Dogfish Redux

Stan Hieronymus praises and castigates me for my critique of Burkhard Bilger's New Yorker piece below. He gives me props for pointing out the weakness of drawing conclusions about a beer movement when you only consult a single, East Coast brewer (Stan's in New Mexico). But he thinks I'm off-point on Sam Calagione:
In the second case he totally overlooks innovative and terrifically drinkable beers. Later he implies that Dogfish Head’s brewing style is less than disciplined — despite the fact the story documents Dogfish Head’s growing level of sophistication when it comes to quality control.
I didn't really want this to be a critique of Dogfish Head, a brewery about which I know little. I've had four or five of their beers, and every time, I find the flavors muddy and indistinct. Given the large, extremely enthusiastic following, I always expect more. My real critique of the brewery is Sam's apparent lack of disciple, all of which I take directly from the article. Bilger consistently portrays him as a guy disinterested in learning theory or craft, but delighted by experimentation. The article begins with a story about how he recently ordered $150,000 of tropical wood to build a cask based on the advice of a customer. If this isn't seat-of-your-pants brewing, what is? Calagione's own head brewer is the one who characterizes him as undisciplined, not me.

But the other thing here is that Dogfish Head seems to be credited with innovating things that have been around a long time. Their "continuous hopping" schtick is an example. Bilger describes how Calagione learned on a cooking show that some dishes are infused with spices while they simmer. So he invented a machine that sprinkles hops into his beer throughout the boil. But this is hardly innovation. For centuries brewers have hopped their beer throughout the boil. They may not have jury-rigged a machine to sprinkle them like rain, but then again, they weren't so inexperienced that they had to get the idea from a cooking show, either.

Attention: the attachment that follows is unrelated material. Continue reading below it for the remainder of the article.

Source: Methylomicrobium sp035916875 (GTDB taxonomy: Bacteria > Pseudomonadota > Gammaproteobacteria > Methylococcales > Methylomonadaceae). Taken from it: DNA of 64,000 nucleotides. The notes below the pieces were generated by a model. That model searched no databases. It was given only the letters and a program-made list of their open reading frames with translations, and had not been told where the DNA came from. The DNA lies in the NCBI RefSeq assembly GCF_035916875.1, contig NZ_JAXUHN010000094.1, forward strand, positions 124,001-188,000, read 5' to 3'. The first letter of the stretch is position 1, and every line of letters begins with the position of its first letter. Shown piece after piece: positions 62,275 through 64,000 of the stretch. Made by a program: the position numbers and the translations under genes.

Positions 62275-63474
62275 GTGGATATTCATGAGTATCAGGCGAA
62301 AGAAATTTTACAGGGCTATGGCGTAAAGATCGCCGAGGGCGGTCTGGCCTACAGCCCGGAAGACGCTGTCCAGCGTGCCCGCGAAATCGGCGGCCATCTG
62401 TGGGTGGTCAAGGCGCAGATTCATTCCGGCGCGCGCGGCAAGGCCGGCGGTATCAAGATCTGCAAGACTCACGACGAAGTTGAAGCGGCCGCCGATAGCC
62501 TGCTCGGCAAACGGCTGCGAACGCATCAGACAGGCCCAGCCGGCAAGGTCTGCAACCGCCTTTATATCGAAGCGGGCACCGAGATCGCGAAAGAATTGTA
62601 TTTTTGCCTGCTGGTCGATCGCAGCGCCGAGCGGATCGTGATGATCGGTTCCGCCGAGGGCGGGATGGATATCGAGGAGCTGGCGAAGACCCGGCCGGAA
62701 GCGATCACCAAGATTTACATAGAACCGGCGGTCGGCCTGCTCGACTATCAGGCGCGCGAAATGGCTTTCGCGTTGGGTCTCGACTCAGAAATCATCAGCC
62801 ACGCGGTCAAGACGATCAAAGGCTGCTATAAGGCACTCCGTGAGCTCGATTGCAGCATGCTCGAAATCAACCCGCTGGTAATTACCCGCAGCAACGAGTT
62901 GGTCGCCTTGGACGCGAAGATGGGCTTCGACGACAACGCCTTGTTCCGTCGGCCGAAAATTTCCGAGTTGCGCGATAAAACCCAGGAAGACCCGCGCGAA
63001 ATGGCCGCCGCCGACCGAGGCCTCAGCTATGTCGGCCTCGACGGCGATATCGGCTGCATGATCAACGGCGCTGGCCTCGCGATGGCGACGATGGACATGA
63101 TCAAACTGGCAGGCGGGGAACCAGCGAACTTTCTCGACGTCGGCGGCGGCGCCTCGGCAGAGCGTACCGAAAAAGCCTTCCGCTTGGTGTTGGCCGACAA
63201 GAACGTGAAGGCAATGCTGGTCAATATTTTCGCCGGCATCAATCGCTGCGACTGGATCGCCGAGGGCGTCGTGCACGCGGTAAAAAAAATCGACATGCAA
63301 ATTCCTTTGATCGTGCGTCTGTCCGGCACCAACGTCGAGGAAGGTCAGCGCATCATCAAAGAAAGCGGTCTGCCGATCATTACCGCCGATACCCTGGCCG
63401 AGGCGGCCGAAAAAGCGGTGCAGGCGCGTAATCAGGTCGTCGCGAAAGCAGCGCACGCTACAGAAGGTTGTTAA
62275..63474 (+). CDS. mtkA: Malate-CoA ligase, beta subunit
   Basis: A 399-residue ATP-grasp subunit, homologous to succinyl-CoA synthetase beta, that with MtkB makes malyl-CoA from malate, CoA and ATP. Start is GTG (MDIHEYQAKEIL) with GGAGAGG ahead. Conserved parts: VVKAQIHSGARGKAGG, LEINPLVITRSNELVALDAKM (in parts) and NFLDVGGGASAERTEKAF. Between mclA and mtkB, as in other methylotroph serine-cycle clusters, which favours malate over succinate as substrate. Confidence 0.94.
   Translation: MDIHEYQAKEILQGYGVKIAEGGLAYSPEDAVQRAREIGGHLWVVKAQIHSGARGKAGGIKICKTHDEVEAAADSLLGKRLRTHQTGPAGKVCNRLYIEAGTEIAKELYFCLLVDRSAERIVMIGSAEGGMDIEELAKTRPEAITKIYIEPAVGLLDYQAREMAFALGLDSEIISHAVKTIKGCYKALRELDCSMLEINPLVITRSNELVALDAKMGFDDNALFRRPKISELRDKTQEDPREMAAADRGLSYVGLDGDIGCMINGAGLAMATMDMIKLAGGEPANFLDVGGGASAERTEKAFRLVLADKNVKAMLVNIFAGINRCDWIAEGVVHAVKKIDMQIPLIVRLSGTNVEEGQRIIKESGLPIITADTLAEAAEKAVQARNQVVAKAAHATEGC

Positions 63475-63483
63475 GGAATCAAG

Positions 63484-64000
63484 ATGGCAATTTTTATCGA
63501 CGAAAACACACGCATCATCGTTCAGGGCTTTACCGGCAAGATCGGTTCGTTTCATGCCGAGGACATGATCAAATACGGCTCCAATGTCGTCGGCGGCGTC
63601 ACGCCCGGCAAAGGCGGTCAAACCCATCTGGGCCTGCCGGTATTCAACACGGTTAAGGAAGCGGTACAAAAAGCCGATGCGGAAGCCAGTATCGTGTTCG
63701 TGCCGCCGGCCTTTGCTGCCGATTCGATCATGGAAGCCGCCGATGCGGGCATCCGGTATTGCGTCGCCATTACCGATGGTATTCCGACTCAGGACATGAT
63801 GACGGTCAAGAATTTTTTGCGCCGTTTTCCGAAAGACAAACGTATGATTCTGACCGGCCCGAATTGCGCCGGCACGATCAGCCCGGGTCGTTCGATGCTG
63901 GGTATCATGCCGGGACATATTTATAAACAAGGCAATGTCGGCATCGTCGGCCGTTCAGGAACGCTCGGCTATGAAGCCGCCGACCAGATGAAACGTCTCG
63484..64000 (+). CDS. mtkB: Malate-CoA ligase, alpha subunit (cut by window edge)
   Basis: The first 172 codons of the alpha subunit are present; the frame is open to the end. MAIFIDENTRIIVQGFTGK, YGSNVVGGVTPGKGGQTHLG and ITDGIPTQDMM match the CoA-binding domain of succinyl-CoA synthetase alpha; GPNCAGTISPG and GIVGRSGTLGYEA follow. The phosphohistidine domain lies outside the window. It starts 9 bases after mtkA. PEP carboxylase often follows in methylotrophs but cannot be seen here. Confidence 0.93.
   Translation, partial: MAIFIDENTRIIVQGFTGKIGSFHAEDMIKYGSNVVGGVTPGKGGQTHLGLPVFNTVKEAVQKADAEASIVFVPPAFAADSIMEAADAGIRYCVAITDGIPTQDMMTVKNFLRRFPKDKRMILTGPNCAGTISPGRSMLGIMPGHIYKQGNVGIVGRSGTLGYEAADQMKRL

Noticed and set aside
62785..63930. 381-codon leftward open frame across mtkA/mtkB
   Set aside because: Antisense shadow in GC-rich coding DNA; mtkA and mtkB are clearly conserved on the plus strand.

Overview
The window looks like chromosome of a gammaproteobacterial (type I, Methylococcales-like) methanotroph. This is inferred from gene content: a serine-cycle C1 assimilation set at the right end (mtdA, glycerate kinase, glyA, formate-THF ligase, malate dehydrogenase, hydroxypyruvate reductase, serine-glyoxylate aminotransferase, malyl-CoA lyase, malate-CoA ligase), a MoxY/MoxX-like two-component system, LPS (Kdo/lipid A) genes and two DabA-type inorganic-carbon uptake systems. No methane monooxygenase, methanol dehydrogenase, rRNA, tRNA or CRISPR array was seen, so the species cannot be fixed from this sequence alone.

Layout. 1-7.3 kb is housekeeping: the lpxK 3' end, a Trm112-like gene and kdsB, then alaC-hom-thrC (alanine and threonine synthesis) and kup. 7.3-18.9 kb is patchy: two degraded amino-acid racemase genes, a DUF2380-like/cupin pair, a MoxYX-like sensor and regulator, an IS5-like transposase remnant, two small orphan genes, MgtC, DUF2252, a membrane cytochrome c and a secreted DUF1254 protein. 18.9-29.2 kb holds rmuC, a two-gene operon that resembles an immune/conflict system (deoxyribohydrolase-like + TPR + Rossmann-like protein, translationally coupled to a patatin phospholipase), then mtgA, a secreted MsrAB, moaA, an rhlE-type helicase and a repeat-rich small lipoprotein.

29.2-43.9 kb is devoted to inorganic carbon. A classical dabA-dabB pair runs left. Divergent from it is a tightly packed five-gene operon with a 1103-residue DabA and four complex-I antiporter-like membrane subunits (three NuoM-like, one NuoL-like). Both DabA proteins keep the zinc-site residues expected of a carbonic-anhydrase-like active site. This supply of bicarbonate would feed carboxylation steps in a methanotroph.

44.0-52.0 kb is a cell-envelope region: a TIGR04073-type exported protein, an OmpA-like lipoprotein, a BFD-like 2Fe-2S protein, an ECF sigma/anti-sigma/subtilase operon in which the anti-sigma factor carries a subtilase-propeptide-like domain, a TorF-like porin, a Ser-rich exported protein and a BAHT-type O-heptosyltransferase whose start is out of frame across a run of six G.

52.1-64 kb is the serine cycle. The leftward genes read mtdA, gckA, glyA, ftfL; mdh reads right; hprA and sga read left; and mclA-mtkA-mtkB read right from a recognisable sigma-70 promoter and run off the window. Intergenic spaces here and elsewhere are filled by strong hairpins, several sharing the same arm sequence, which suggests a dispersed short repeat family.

The point is, there are a lot of breweries in this country doing exceptional brewing, and many that have been doing it for decades. Innovation may mark Dogfish Head's approach, but Dogfish Head isn't, in my view, the brewery that embodies the spirit of innovation in American brewing. And I don't think Burkhard Bilger realizes that.

[Update: Stan also points to a discussion thread on Beer Advocate about the article. Bilger, Calagione, and Garrett Oliver (quoted in the article) all join in. You have to sign up to read it, but it's interesting--and Beer Advocate's a pretty good site.]
Jeff Alworth3 Comments